The Shepherd - Synopsis and commentary


The Shepherd

This poem commends the life of a shepherd. His time is spent following his sheep, praising them for the innocence of the lambs and the tender relationship between lamb and ewe. They can be in peace because they know their shepherd is watching over them.

The concern of the poem with shepherd and sheep places it within the pastoral tradition. That imagery also relates to the many images of shepherds and sheep in the Bible, which are intrinsic to the depiction of God. See Aspects of literature > Impact of the Bible > Big ideas from the Bible > Sheep, shepherd, lamb.


This poem seems a simple poem of praise. Blake's original readers would immediately identify the parallels between the shepherd and sheep and the shepherd / sheep imagery used throughout the Bible to describe the relationship between God and humankind.

Blake's divergence from the traditional imagery

If Blake's shepherd is associated with Christ (described in the New Testament as the Good Shepherd), some important differences need to be noticed:

  • The biblical Good Shepherd is followed by his sheep
    • Here, he follows them
  • In the Old Testament, a famous figure was the shepherd who became a guerrilla leader, then king, David
    • Here, the idea of the shepherd as leader is absent. The notion of Blake's shepherd ‘straying' conveys an air of careless ease and freedom to his days. Although he is watchful, he does not need to worry about his sheep, but can meander along with them
  • According to the Bible and in Christian teaching, it is the shepherd who receives praise from his sheep for his watchful, tender care.
    • Here, the shepherd praises his flock for the tender love between lamb and ewe. They can be peaceful because he watches over them but there is a sense of mutuality. He watches over them but doesn't ‘lord it' over them.

If the poem is read as Blake's shepherd being associated with God, Blake seems to be emphasising the vision of a ‘God alongside people', who loves humankind without demanding obedience in return. He has no association with rules and laws, with leadership and authority, with binding and caging.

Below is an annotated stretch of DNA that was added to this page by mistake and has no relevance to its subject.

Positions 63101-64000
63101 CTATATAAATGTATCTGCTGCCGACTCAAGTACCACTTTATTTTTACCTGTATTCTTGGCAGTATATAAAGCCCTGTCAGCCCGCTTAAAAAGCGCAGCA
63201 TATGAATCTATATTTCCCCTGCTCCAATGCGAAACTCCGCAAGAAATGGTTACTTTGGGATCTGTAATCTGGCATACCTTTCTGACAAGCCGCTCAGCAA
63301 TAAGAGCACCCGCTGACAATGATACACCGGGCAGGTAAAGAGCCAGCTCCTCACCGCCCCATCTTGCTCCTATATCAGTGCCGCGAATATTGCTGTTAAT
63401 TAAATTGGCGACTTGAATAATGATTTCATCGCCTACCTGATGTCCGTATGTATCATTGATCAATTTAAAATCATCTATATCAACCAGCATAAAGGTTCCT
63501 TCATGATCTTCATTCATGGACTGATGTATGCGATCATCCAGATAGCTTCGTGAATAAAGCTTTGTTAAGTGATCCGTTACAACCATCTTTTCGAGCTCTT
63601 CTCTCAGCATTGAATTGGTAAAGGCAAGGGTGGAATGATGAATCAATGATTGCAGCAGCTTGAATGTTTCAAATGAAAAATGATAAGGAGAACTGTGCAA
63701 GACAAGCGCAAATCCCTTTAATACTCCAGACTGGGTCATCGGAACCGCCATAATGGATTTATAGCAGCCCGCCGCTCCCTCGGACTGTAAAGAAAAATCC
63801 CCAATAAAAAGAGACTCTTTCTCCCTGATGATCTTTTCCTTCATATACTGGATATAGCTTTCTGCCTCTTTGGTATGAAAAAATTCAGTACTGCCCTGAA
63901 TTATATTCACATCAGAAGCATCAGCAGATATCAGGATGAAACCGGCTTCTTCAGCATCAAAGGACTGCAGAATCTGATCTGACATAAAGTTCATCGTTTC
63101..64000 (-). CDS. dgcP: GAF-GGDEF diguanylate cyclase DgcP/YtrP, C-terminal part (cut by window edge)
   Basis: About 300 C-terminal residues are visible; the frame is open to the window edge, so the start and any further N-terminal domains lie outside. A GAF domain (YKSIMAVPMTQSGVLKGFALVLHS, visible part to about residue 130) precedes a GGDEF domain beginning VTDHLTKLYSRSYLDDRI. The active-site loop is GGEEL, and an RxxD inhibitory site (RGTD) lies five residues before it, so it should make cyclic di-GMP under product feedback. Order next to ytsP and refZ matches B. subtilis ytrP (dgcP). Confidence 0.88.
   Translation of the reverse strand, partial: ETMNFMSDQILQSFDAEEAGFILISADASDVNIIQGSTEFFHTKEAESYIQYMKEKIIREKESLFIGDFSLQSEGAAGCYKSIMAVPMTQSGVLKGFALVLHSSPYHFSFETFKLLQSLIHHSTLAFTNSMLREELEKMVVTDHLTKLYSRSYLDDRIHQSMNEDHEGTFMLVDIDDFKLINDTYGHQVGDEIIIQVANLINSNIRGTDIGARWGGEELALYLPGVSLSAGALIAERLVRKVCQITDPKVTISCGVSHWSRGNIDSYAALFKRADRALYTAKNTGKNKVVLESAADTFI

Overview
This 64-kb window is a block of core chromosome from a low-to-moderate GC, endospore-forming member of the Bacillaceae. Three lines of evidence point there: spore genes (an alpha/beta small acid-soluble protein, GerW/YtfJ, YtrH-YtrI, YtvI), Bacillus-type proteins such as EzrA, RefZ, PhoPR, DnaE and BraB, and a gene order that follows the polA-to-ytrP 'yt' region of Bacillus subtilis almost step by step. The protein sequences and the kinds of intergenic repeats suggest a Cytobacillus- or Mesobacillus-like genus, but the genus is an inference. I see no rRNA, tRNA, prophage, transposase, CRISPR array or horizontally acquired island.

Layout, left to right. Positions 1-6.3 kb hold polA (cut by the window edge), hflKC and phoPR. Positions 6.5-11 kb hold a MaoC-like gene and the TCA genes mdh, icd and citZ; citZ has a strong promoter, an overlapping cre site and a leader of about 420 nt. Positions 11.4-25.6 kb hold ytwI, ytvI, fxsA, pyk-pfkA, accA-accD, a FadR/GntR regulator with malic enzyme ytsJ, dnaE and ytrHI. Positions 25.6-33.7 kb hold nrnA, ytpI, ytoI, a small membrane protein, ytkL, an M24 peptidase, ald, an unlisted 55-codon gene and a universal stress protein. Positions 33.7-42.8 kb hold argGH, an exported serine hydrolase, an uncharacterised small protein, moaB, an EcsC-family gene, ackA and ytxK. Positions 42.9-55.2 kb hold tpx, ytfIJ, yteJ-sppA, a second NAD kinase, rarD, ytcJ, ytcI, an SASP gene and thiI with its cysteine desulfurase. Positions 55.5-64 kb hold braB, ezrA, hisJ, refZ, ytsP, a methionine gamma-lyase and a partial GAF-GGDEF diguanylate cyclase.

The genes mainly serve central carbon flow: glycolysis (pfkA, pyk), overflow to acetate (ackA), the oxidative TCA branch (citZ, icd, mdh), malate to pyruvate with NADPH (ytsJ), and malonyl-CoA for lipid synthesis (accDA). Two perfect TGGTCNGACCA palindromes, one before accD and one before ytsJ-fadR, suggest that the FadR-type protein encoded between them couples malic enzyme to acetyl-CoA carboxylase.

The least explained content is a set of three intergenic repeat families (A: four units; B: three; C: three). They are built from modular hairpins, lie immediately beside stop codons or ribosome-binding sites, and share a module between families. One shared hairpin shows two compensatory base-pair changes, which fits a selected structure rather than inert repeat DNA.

A song of innocence

In reality, the job of any shepherd is to be constantly vigilant over his sheep, in the face of danger. But this is a Song of Innocence; there appear to be no overt threats to heighten the shepherd's vigilance. Blake conveys this by having the sheep resting ‘in peace' rather than ‘without fear'. Fear does not seem to be part of the speaker's vocabulary.

In the Bible, the Good Shepherd has to protect his flock against enemies. He is also personally vulnerable - he ‘lays down his life for his sheep' John 10:11. The vision of an innocent lacks this perspective.

Ironically, innocence is always vulnerable to being threatened, devoured and destroyed because it does not understand the existence of what can threaten, devour and destroy.

Investigating the portrayal of shepherds

  • Think about any other poem, play or even nursery-rhyme that involves a shepherd or shepherdess
    • How far does the shepherd in this poem seem like or unlike that shepherd?
      • What are the similarities?
      • What are the differences?
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